Nanny state, Virginia 1934 edition

by Ted Frank on January 25, 2008

An Alexandria tapas bar was cited for serving sangria—which violates a 1934 Virginia law against mixing wine with spirits, with penalties of up to a year in jail. Virginia Spanish restaurants, so warned, now only serve a bowdlerized version of the drink, to the dismay of customers who can get the real thing a few miles away in DC or Maryland. The legislature is contemplating a change, though a pending bill would fail to exempt the similarly illegal kir royals or boilermakers. (Anita Kumar, “Virginia’s Sangria Ban At Issue in 2 Hearings”, Washington Post, Jan. 24). (According to Instruction 33 on this bulletin, Virginia also appears to ban the pitcher of margaritas the local Mexican restaurant serves.) Left unspoken: when is someone going to bring a consumer class action against the Spanish restaurants serving faux sangrias without warning customers?

(ObJingoism: At least Virginia still has better Thai, Indian, and Vietnamese food than DC or Maryland.)

For more on the more modern food police, see Overlawyered’s Eat, Drink, and Be Merry section or my article, A Taxonomy of Obesity Litigation.

{ 11 comments }

1 LAN3 01.25.08 at 1:40 am

Vermouth is also a wine– does that mean that all martinis must be extra-dry, and no Manhattans served in Virginia?

2 Freddy Hill 01.25.08 at 1:54 am

Hmmm… So are Port and Sherry wines also illegal in Virginia? These wines are fortified with the addition of brandy or other spirits.

3 Bill Poser 01.25.08 at 4:25 pm

What on earth is the rationale for the ban on mixing wine and spirits?

4 John Burgess 01.25.08 at 7:02 pm

Kir Royal is champagne and crème de cassis, a non-alcoholic syrup made from black currants. (A Kir is a dry white wine with the cassis.)

But since the whole issue is nutz, I guess a tiny mistake like that doesn’t matter.

5 Deoxy 01.25.08 at 7:13 pm

What is this “rationale” of which you speak? I’ve never heard of one being needed before…

6 Ted 01.25.08 at 7:42 pm

Crème de cassis is an alcoholic liqueur, and thus a spirit.

7 Bill Poser 01.25.08 at 9:06 pm

Come now, Deoxy. Legislators don’t write laws just for the heck of it – they have some rationale in mind, however misguided it may be.

8 Richard Belzer 01.26.08 at 2:12 pm

The Virginia code section is in Licensee Bulletin 56.1, paragraph 17:

17. Serving: Do not mix beer with wine or spirits. No more than two (2) spirits drinks may be served to a patron at a time.

See the PDF at

http://www.abc.virginia.gov/licensing/bulletins/VOL56-NO1.pdf

A bill was introduced in January to make sangria legal. See:

http://leg1.state.va.us/cgi-bin/legp504.exe?081+ful+HB1269

The bill retains the existing definition in Virginia law of “wine”, which includes port and sherry but not brandy:

“Wine” means any alcoholic beverage obtained by the fermentation of the natural sugar content of fruits or other agricultural products containing (i) sugar, including honey and milk, either with or without additional sugar; (ii) one-half of one percent or more of alcohol by volume; and (iii) no product of distillation. The term includes any wine to which wine spirits have been added, as provided in the Internal Revenue Code, to make products commonly known as “fortified wine” which do not exceed an alcohol content of 21 percent by volume.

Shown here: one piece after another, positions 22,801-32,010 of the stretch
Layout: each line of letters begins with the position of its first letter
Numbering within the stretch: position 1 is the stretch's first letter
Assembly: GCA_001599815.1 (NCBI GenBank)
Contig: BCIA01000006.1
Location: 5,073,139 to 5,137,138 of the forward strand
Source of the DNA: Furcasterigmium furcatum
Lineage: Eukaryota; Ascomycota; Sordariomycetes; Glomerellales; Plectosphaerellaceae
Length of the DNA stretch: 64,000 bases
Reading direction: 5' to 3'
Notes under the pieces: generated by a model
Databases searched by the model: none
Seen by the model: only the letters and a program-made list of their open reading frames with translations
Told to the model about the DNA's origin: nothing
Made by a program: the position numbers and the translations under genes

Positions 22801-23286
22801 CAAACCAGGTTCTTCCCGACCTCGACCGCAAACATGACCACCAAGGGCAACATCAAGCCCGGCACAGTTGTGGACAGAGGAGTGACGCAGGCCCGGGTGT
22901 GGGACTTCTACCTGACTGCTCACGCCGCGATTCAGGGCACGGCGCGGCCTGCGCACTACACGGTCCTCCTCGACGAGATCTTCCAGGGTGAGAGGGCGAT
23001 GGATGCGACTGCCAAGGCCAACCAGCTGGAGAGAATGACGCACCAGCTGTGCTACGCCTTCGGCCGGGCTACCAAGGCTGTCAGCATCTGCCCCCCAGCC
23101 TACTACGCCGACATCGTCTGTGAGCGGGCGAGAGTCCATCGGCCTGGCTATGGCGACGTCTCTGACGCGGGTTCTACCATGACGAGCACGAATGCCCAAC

Vermouth is complicated because it is both a wine and a spirit, and in any case, it simply best avoided in the interest of good taste.

A more pressing alcohol regulation question in Virginia is whether it is permissible for a restaurant to allow patrons to bring their own wine, to be opened by the restaurant subject to a corking fee. Virginia regulations seem to be silent on the matter, but I have yet to find a restaurant either willing to allow BYOB wine or able to clearly state that it is illegal. Does anyone here know the answer?

9 Joseph 01.28.08 at 5:48 pm

If I remember correctly, Virginia’s procedures prevent bringing class actions on behalf of plaintiffs who have not opted in to the class. Hence it is difficult to bring class actions in Virginia.

10 Richard Belzer 01.28.08 at 9:16 pm

Virginia Code prohibits BYOB. Also it requires restaurants to purchase wine from a wholesaler. Wholesalers run monopolies for the brands they carry, which may explain why wine in Virginia restaurants is so damned expensive.

§ 4.1-315. Possession without license to sell alcoholic beverages upon premises of restaurant; exceptions; penalty.

A. No alcoholic beverages shall be kept or allowed to be kept upon any premises or upon the person of any proprietor or person employed upon the premises of a restaurant or other place where food or refreshments of any kind are furnished for compensation, except such alcoholic beverages as such person owning or operating such place of business is licensed to purchase and to sell at such place of business.

http://leg1.state.va.us/cgi-bin/legp504.exe?000+cod+4.1-315

§ 4.1-326. Sale of; purchase for resale; wine or beer from a person without a license; penalty.

No licensee, other than a common carrier operating in interstate or foreign commerce, licensed to sell wine or beer at retail shall purchase for resale or sell any wine or beer purchased from anyone other than a wholesale wine, farm winery, brewery, bottler’s or wholesale beer licensee.

http://leg1.state.va.us/cgi-bin/legp504.exe?000+cod+4.1-326

These citations were provided by a helpful Virginia ABC law enforcement officer in response to my email query.

11 Deoxy 01.29.08 at 10:22 am

“Come now, Deoxy. Legislators don’t write laws just for the heck of it – they have some rationale in mind, however misguided it may be.”

Um, it makes the guys giving me money happy? That seems to be the reason for passing many laws, but I’d hardly call that a “rationale”!

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